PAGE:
Swaziland May Ban Schoolgirls From Wearing Miniskirts To Halt AIDS Spread
The miniskirts of schoolgirls and their effect on teachers are being blamed for the AIDS epidemic in Swaziland. The ban on miniskirts, which will go into effect next year, will require schoolgirls 10 years and older to wear knee-length skirts. Girls who breach the ban face expulsion from school. "We are living in tough times because of HIV/AIDS. We need to address the problem of dress code among students because it all starts from there," stated an official from the ministry of education. Later this week, the parliament will debate legislation that calls for the mandatory sterilization of people infected with HIV. More than a quarter of adults are estimated to be HIV-positive in Swaziland, and life expectancy is estimated to drop to less than 30 years of age by 2010. Patriarchal customs such as wife inheritance, polygamy, and men's refusal to use condoms have been cited by international humanitarian agencies as contributors to the AIDS epidemic. Considering these prominent obstacles, focusing on the clothing of schoolgirls will have no effect on curbing the AIDS crisis. [Source: The Electronic Telegraph - 19 July 2000]
10/31/2014 Federal Judge Exempts Another Catholic University from Birth Control Coverage - A federal judge ruled Tuesday that Ave Maria University, a Catholic university in Florida, does not have to comply with federal rules meant to ensure that covered employees can exercise their right to obtain birth control at no cost.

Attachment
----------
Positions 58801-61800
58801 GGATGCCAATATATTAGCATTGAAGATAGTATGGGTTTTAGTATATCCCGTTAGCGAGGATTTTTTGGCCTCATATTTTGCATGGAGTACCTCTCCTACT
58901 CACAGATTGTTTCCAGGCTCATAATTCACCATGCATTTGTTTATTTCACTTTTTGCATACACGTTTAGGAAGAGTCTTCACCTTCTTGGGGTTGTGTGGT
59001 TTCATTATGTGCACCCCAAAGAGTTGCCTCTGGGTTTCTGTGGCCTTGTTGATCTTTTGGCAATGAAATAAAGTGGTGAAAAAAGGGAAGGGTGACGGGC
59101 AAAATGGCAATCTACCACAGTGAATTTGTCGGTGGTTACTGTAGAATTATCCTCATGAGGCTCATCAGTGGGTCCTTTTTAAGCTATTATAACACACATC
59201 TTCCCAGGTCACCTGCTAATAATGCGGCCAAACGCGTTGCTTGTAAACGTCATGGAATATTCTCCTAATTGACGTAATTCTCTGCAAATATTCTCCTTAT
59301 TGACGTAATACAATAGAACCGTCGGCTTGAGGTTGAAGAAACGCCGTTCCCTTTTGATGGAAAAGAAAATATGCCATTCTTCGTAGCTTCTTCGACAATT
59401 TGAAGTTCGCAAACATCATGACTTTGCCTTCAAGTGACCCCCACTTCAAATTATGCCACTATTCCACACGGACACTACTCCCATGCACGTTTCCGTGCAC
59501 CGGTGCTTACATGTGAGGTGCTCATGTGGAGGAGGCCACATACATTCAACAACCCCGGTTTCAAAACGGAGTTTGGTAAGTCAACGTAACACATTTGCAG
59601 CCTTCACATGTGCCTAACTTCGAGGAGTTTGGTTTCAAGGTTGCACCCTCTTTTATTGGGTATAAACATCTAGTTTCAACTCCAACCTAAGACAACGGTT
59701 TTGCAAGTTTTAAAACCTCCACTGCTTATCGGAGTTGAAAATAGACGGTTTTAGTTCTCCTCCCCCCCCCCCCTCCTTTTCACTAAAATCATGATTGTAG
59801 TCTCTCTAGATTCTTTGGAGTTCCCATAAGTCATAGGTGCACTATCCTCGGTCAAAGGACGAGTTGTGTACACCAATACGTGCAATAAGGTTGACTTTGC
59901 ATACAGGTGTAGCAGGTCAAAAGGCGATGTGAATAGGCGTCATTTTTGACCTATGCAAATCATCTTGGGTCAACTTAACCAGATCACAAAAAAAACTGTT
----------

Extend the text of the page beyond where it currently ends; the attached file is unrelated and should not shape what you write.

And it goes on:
The Affordable Care Act requires all new health insurance plans to cover all FDA-approved contraceptives - such as the pill, emergency contraceptives, and IUDs - without charging co-pays, deductibles or co-insurance. . . .
10/31/2014 Women of Color in Tennessee Are United in Opposition to Amendment 1 - Just days before the general election in Tennessee, a coalition of community leaders, clergy, and advocates led a press conference encouraging women of color to vote no on Amendment 1, a dangerous and far-reaching measure on the state's ballot.
SisterReach, a grassroots organization focused on "empowering, organizing, and mobilizing women and girls in the community around their reproductive and sexual health to make informed decisions about themselves," organized the press conference "to call attention to the unique concerns Black and poor communities throughout Shelby County and across the state of Tennessee face on a daily basis" and to emphasize how the upcoming election "could further limit [black women's] reproductive, economic, political, and social autonomy."
"We assemble today to impress upon black women and women of color, many of whom are heads of households, to get out and vote," said SisterReacher Founder and CEO Cherisse Scott at the event.
SisterReach has been educating voters about the particularly dangerous impact of Amendment 1 on women of color. . . .
10/30/2014 Medication Abortion Access Threatened by Oklahoma Court Ruling - An Oklahoma state district court judge has refused to block a state law restricting medication abortion, clearing the way for the law to go into affect on November 1.
The Oklahoma Coalition for Reproductive Justice, together with a local abortion clinic in Tulsa, challenged HB 2684 in September, arguing that the law was an unconstitutional restriction on non-surgical abortion in the earliest weeks of pregnancy. . . .